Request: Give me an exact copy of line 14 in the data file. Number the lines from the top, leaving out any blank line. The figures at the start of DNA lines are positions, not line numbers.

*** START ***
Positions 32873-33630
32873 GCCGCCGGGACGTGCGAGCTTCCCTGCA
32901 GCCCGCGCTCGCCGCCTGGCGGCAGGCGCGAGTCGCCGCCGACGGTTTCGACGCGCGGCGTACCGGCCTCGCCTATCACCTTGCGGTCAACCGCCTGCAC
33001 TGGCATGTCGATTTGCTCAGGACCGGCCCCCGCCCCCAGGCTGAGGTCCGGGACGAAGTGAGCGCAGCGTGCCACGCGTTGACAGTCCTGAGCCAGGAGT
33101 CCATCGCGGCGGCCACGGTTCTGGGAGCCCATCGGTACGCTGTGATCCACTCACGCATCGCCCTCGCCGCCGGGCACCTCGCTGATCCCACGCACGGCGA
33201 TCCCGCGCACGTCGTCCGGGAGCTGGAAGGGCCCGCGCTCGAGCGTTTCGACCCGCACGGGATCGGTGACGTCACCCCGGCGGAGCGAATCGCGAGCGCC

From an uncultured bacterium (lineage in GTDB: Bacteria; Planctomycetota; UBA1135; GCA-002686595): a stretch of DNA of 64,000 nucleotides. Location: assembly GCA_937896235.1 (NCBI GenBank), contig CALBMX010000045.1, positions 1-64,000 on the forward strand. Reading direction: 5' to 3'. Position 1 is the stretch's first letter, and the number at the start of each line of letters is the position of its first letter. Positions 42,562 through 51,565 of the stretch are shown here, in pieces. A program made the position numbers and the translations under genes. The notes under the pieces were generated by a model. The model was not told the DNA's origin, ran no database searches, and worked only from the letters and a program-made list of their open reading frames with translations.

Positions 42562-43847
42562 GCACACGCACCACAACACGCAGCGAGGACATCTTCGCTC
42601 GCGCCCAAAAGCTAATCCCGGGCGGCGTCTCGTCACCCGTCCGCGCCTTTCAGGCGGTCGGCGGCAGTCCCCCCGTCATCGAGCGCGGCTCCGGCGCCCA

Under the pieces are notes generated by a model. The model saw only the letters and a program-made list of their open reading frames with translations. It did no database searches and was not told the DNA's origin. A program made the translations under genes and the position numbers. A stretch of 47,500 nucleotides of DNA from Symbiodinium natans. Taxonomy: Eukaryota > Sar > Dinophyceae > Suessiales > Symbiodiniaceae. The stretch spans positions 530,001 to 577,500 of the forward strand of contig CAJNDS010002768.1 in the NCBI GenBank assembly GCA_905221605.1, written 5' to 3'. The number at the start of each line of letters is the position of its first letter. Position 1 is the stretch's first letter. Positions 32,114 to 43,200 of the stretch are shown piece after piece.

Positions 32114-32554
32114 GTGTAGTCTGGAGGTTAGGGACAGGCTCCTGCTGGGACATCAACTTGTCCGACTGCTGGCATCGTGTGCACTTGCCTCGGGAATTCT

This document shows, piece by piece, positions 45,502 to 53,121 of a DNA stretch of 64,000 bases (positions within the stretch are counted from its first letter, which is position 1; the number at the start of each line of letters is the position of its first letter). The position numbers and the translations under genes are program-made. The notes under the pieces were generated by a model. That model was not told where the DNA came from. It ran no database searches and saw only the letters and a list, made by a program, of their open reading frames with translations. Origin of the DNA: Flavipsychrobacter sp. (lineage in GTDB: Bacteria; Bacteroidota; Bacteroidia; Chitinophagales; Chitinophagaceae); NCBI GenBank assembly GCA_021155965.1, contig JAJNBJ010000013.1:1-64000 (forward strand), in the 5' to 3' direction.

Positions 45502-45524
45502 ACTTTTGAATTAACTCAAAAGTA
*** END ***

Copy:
This document shows, piece by piece, positions 45,502 to 53,121 of a DNA stretch of 64,000 bases (positions within the stretch are counted from its first letter, which is position 1; the number at the start of each line of letters is the position of its first letter). The position numbers and the translations under genes are program-made. The notes under the pieces were generated by a model. That model was not told where the DNA came from. It ran no database searches and saw only the letters and a list, made by a program, of their open reading frames with translations. Origin of the DNA: Flavipsychrobacter sp. (lineage in GTDB: Bacteria; Bacteroidota; Bacteroidia; Chitinophagales; Chitinophagaceae); NCBI GenBank assembly GCA_021155965.1, contig JAJNBJ010000013.1:1-64000 (forward strand), in the 5' to 3' direction.